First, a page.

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Injuries, whether they be direct or inflammation-causing instances, result in a “skin memory” that allows the skin to heal subsequent wounds faster. The skin’s stem cells, which are responsible for replenishing and maintaining the outer layer of skin cells, is first sensitized to inflammation with the initial injury/wound. Any subsequent wounds results in a faster response to healing by these same stem cells.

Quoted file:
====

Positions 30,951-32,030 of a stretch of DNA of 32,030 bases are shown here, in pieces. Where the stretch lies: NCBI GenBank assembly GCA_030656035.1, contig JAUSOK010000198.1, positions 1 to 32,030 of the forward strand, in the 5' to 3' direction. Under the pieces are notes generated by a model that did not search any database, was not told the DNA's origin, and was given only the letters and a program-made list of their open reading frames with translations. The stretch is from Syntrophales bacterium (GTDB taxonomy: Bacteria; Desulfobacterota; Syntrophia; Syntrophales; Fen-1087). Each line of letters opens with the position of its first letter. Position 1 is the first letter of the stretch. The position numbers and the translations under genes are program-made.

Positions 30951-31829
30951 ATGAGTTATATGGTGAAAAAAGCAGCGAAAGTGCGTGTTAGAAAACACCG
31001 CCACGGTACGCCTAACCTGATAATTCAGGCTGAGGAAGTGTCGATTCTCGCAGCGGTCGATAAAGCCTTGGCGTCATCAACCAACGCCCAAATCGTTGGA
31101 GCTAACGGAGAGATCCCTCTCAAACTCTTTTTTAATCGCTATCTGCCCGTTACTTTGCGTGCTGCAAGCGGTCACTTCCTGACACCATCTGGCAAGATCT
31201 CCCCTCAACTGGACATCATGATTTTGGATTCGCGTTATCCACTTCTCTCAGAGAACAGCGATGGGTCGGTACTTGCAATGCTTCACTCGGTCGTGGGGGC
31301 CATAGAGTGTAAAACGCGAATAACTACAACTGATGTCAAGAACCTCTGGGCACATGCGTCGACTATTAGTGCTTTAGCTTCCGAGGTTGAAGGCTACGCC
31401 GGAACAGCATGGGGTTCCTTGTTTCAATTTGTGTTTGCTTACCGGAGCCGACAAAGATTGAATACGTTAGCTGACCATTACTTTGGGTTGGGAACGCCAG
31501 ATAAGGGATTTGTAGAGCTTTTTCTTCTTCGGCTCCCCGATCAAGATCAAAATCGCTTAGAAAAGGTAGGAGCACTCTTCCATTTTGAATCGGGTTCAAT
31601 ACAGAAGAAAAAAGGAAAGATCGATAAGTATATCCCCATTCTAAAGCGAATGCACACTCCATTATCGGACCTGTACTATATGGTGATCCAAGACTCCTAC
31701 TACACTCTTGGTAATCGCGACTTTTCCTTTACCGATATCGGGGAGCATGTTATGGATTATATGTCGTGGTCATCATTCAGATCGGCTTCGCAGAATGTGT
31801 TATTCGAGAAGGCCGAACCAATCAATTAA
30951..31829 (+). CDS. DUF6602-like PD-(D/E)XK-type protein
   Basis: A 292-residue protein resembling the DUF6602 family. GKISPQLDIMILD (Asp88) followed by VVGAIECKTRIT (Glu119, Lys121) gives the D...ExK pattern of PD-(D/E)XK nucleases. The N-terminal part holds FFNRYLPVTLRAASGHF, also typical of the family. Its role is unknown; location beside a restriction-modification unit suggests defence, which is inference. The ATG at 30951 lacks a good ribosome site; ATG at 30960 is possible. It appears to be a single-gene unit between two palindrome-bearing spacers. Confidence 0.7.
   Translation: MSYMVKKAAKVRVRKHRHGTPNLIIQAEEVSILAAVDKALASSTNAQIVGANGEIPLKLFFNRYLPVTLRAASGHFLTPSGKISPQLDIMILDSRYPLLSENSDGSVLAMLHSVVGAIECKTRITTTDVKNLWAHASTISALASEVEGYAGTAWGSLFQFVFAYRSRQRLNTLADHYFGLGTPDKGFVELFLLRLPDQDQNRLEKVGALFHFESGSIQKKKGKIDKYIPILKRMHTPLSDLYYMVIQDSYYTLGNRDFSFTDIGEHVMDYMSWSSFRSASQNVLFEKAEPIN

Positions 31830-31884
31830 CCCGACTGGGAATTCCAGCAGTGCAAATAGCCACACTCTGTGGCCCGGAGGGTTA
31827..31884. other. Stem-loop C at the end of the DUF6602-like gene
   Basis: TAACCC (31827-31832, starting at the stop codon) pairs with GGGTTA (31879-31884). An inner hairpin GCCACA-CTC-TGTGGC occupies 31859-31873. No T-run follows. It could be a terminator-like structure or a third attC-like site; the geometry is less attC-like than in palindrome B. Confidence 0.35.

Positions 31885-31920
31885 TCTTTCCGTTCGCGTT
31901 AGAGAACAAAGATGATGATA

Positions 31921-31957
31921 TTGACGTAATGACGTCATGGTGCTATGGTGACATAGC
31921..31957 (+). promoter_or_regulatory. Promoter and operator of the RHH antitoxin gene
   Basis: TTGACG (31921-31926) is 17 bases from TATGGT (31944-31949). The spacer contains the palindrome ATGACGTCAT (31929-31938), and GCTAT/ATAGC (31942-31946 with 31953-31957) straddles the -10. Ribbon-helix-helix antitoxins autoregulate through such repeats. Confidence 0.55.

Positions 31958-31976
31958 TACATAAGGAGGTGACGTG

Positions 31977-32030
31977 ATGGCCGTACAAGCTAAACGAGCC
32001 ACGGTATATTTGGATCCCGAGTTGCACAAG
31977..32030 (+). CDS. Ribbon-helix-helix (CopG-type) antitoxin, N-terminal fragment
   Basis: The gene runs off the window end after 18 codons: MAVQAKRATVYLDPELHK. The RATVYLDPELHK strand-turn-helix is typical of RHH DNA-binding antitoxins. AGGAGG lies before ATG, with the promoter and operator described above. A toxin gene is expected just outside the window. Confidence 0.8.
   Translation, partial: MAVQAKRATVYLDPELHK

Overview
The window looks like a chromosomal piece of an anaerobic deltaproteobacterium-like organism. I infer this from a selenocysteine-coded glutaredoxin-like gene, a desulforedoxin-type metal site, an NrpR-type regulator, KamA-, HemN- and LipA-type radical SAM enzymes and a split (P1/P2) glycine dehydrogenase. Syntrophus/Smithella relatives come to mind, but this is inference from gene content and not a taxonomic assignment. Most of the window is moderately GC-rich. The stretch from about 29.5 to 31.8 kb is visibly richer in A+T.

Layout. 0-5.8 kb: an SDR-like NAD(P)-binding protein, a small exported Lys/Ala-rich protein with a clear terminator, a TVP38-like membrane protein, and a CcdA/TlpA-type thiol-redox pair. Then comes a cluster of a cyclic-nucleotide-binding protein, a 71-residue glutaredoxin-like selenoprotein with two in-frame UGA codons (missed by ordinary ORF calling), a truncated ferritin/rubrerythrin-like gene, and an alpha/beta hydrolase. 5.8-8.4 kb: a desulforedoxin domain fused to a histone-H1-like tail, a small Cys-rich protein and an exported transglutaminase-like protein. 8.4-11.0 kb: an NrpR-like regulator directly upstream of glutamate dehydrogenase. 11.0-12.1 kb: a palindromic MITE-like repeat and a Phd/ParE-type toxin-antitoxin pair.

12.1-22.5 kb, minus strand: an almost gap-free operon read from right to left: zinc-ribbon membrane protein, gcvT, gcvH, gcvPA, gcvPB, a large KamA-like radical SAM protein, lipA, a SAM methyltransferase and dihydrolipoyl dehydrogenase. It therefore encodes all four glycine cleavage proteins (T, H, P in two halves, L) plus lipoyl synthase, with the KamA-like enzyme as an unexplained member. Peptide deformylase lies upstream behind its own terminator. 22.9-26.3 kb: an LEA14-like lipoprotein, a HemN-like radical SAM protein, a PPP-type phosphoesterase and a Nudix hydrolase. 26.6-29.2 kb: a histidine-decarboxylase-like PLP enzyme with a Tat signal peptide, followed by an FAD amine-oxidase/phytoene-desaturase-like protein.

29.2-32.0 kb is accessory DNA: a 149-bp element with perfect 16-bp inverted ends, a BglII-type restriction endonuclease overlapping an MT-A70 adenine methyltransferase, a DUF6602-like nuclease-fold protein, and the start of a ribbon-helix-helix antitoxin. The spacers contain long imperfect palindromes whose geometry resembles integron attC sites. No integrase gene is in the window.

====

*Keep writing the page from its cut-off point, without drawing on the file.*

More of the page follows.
How do these stem cells respond faster to injury?
Scientists found that injury opens up sites on the stem cells’ chromosomes, opening up specific genes for activation. One of these specific genes that was opened up in this process was Aim2, a protein that boosts the stem cells’ mobility and ability to reach the wound quickly.
Scientists believe that a better understanding of how inflammation affects cells as a whole could lead to better treatments for a host of diseases and ailments. Specifically, inflammation and its relation to stem cells may dictate the effectiveness in which the human body is able to respond to injury/disease later on in life.